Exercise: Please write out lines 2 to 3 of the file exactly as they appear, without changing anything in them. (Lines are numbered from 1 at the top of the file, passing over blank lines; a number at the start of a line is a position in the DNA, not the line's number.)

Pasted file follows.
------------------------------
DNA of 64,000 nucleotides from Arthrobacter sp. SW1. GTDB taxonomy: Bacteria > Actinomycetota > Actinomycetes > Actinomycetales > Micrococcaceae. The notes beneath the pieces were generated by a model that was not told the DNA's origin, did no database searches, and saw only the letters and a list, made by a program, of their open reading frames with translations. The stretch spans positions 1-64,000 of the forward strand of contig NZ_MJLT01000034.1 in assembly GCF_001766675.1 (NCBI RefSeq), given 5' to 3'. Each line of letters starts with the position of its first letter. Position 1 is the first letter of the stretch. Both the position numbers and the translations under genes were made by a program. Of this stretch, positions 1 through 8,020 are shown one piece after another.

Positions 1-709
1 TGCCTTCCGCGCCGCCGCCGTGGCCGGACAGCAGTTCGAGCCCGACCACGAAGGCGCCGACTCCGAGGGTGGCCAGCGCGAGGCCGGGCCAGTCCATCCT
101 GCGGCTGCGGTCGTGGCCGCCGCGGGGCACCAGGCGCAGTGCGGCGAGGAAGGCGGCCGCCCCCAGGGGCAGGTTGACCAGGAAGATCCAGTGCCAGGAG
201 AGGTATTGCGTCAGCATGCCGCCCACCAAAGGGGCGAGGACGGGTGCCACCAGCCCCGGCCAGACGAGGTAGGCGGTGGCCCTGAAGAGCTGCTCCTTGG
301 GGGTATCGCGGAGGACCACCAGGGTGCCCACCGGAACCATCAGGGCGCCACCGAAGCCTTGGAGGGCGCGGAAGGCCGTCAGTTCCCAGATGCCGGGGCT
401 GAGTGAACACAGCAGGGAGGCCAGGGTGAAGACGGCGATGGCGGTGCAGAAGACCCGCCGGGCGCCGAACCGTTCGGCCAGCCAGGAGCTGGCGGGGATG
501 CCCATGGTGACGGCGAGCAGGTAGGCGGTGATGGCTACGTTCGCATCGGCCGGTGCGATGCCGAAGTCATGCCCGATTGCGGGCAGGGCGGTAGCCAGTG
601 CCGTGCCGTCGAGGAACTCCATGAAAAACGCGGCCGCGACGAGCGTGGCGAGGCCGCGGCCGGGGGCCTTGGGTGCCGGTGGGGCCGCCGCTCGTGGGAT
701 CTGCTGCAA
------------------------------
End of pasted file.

Positions 1-709
1 TGCCTTCCGCGCCGCCGCCGTGGCCGGACAGCAGTTCGAGCCCGACCACGAAGGCGCCGACTCCGAGGGTGGCCAGCGCGAGGCCGGGCCAGTCCATCCT